if (!_WL_ENCODED_BYTES_OK || _hasEncodingChanged(rsp)) {
  } else {
   ((weblogic.servlet.jsp.ByteWriter)out).write(blockBytes, block);

 private static boolean _hasEncodingChanged(ServletResponse rsp) {
  String encoding = rsp.getCharacterEncoding();
  if ("ISO-8859-1".equals(encoding) || "Cp1252".equals(encoding) || ISO8859_1".equals
graphics/ccc.gif(encoding) || "ASCII".equals(encoding)) {
   return false;
  if (_WL_ORIGINAL_ENCODING.equals(encoding)) {
   return false;
  return true;

 private static boolean _WL_ENCODED_BYTES_OK = true;

 private static final String _WL_ORIGINAL_ENCODING = "Cp1252";

 private static byte[] _getBytes(String block) {
  try {
   return block.getBytes(_WL_ORIGINAL_ENCODING);
  } catch (java.io.UnsupportedEncodingException u) {
   _WL_ENCODED_BYTES_OK = false;
  return null;
 private final static String _wl_block0 = "<!DOCTYPE HTML PUBLIC \"-//W3C//DTD HTML 4.01
graphics/ccc.gif Transitional//EN\">\r\n\r\n<html>\r\n<head>\r\n<title>Counting</title>\r\n</head>\r\n\r
graphics/ccc.gif\n<h1>This Counts</h1>\r\n";
 private final static byte[] _wl_block0Bytes = _getBytes(_wl_block0);
 private final static String _wl_block1 = "\r\n   <h2>The Count is: ";
 private final static byte[] _wl_block1Bytes = _getBytes(_wl_block1);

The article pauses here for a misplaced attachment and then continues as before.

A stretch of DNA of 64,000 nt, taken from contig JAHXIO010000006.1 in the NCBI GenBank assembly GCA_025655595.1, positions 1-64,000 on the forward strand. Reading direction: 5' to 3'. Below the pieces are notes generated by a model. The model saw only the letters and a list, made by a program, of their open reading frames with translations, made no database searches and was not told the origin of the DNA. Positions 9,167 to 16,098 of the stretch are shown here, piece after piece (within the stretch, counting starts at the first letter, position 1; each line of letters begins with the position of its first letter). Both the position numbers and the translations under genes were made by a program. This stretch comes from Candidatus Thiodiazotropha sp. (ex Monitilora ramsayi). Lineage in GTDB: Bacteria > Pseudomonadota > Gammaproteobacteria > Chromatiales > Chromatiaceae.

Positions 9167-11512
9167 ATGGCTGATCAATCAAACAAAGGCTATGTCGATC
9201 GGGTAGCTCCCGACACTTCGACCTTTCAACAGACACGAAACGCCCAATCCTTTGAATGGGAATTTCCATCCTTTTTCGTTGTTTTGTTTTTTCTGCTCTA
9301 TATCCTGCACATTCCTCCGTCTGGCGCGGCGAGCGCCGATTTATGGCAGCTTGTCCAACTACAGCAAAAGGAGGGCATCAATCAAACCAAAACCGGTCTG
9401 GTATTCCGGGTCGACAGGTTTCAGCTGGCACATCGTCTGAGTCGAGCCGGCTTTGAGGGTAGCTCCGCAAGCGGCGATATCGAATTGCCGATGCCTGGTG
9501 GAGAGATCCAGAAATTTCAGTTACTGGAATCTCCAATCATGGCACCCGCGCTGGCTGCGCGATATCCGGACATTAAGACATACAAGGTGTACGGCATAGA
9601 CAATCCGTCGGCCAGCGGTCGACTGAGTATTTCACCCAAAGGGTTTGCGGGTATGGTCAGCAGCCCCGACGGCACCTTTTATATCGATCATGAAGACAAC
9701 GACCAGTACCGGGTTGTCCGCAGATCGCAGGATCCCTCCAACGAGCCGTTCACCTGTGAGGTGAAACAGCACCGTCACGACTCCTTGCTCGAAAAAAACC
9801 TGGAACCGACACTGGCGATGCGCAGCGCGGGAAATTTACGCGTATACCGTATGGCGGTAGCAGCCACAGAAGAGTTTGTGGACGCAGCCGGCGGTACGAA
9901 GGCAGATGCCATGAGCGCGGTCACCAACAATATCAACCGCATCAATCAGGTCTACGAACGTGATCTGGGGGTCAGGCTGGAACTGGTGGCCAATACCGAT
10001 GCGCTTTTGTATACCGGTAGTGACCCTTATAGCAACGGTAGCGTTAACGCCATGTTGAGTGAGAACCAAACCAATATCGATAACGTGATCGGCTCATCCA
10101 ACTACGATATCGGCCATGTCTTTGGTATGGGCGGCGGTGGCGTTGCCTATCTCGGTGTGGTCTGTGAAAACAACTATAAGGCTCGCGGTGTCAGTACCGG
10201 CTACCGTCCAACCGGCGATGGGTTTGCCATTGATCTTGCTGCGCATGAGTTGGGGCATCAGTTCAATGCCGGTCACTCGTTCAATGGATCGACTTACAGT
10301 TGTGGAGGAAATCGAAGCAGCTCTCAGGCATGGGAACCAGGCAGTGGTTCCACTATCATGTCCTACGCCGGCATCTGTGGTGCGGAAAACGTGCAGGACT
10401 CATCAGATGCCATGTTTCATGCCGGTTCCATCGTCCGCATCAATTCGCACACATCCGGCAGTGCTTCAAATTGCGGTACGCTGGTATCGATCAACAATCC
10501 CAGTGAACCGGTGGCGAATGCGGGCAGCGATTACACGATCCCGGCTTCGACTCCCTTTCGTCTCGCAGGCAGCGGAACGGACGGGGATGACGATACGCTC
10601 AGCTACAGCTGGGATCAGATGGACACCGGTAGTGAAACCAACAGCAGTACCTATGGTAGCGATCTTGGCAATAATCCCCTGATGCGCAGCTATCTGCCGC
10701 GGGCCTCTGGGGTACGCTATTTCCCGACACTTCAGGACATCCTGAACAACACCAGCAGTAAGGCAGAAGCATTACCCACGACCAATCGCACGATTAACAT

private final static String _wl_block2 = " </h2>\r\n";
 private final static byte[] _wl_block2Bytes = _getBytes(_wl_block2);
 private final static String _wl_block3 = "\r\n\r\n</body>\r\n</html>\r\n";
 private final static byte[] _wl_block3Bytes = _getBytes(_wl_block3);

 public void _jspService(javax.servlet.http.HttpServletRequest request, javax.servlet.http
graphics/ccc.gif.HttpServletResponse response) throws java.io.IOException, javax.servlet.ServletException

  // declare and set well-known variables:
  javax.servlet.ServletConfig config = getServletConfig();
  javax.servlet.ServletContext application = config.getServletContext();
  javax.servlet.jsp.tagext.Tag _activeTag = null;
  // variables for Tag extension protocol

  Object page = this;
  javax.servlet.jsp.JspWriter out;
  javax.servlet.jsp.PageContext pageContext =
  javax.servlet.jsp.JspFactory.getDefaultFactory().getPageContext(this, request, response,
graphics/ccc.gif null, true, 8192, true);

  out = pageContext.getOut();
  JspWriter _originalOut = out;

  javax.servlet.http.HttpSession session = request.getSession(true);

  try { // error page try block

   _writeText(response, out, _wl_block0, _wl_block0Bytes);
   //[ /counting.jsp; Line: 9]
   for (int i=1; i<=5; i++) { //[ /counting.jsp; Line: 10]
    _writeText(response, out, _wl_block1, _wl_block1Bytes);
    out.print(String.valueOf(i )); //[ /counting.jsp; Line: 12]